Recording our History–Victorian Style

Harriet PowersAcclaimed Quilt MakerAthens, Georgia

Harriet Powers
Acclaimed Quilt Maker
Athens, Georgia

“[Harriet Powers] is an extraordinary person whose name will probably never be in a history book.” ~Dr. David Messer, Clayton College & State University

Honor is due to Dr. David Messer. Because of his nomination, Harriet Powers, an acclaimed American Quilt Maker, was inducted into the “Georgia Women of Achievement” wall of fame. A documentary about Harriet Powers with remarks from Dr. David Messer is posted on the Georgia Public Broadcasting (GPS) Television website.

Foremost, we know about the skillful quilting techniques of Georgia native Harriet Powers because of Jennie Smith, an Athens, Georgia art teacher. Ms. Powers dictated portions of her life experiences to Ms. Smith. As a result, Harriet Powers’ quilts are on display at the Smithsonian Institution (Washington, DC) and the Museum of Fine Arts (Boston).

Civil War-EraCalico Day DressCourtesy: Originals by Kay

Civil War-Era
Calico Day Dress
Courtesy: Originals by Kay

The featured photo above is an Adam and Eve panel on Harriet Powers’ Bible Quilt.  Compare the featured photograph with the picture on the left, and you can see that Ms. Powers has quilted Eve in a Victorian Calico Day Dress.  In other words, she blends West African and Victorian styles on her quilt.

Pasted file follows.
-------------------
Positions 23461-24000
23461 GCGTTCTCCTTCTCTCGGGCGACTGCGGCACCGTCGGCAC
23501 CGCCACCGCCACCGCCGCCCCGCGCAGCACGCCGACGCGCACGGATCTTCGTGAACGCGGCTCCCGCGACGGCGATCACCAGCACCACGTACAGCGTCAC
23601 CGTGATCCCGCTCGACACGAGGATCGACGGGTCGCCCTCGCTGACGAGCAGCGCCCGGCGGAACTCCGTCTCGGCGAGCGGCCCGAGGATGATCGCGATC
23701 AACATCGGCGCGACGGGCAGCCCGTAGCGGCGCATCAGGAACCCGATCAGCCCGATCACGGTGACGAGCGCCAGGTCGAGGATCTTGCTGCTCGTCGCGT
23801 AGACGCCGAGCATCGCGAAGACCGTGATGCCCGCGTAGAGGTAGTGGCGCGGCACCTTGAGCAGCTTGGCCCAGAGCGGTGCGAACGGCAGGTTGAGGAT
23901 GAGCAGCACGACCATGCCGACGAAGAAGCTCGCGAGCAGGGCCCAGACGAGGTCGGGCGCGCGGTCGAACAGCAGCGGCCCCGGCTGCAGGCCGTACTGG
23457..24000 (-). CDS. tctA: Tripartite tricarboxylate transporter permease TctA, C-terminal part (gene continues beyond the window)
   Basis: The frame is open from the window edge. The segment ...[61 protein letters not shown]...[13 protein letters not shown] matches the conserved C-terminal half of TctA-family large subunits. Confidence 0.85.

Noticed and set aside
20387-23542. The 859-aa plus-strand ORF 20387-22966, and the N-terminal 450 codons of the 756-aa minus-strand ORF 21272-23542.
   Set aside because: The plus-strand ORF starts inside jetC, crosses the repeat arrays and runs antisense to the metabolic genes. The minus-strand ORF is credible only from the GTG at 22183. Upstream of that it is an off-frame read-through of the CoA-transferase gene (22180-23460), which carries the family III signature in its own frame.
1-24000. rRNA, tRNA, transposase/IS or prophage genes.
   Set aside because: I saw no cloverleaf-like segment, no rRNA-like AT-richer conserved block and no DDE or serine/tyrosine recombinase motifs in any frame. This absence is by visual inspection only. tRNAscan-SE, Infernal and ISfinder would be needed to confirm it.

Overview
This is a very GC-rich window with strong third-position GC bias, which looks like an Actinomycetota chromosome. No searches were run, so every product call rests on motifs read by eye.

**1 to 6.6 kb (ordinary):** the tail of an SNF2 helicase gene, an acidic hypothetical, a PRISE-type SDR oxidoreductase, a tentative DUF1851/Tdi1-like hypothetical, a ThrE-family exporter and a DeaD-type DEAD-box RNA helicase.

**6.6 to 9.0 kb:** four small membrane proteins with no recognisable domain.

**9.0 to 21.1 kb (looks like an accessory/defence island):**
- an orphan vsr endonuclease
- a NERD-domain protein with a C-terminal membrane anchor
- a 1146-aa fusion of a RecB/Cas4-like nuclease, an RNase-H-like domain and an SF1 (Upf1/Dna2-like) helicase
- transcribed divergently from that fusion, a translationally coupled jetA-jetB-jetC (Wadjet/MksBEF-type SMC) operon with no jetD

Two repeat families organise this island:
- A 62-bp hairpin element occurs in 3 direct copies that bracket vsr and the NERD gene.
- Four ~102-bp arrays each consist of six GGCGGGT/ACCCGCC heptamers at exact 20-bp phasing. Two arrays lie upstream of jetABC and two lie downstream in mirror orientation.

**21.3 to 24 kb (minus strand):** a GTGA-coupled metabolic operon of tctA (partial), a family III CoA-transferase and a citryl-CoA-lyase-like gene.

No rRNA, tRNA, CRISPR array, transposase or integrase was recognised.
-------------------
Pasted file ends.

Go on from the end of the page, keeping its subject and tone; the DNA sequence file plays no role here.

Only one post-war photograph exists of Harriet Powers, a former slave who lived in Georgia (CSA) during the American Civil. To portray Ms. Powers as a Civil War Living Historian would require research in regards to the customs of women in Athens, Georgia during the Civil War-era.  Based on her life’s story, what inspired Harriet Powers to record history  on her turn of the 20th Century quilts?

Highlighting the good in humanity,
Ann DeWitt

Reference:

Featured Photo: Public Domain

Harriet Powers Bible Quilt

Harriet Powers’ Bible Quilt

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